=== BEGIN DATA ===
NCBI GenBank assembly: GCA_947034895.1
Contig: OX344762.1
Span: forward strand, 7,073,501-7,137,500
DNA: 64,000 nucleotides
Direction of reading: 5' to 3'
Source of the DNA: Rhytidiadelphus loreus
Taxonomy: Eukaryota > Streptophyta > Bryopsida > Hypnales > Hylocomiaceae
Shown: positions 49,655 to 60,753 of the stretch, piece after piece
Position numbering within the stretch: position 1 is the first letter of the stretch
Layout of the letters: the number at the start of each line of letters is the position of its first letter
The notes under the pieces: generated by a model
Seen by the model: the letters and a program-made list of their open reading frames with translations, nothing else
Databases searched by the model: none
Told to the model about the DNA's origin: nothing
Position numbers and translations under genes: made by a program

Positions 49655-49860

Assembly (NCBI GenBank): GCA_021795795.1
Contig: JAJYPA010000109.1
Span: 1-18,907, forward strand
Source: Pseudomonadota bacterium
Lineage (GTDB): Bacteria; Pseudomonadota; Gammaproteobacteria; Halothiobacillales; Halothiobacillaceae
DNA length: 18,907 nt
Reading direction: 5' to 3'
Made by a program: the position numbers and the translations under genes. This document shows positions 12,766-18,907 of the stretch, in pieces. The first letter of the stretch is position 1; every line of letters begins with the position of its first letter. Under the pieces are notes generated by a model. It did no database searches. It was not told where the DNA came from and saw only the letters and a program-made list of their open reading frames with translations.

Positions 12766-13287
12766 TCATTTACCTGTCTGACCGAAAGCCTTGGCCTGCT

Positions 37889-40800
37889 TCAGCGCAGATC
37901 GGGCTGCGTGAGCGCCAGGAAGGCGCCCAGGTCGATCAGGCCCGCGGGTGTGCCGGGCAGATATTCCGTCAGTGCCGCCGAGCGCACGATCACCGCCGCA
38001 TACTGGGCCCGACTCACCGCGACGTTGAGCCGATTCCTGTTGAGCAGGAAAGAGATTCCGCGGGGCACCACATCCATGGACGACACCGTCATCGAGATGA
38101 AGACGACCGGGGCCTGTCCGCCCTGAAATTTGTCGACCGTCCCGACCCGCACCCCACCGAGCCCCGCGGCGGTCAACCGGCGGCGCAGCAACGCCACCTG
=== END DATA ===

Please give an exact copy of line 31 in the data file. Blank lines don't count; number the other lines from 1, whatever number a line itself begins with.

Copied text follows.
38101 AGACGACCGGGGCCTGTCCGCCCTGAAATTTGTCGACCGTCCCGACCCGCACCCCACCGAGCCCCGCGGCGGTCAACCGGCGGCGCAGCAACGCCACCTG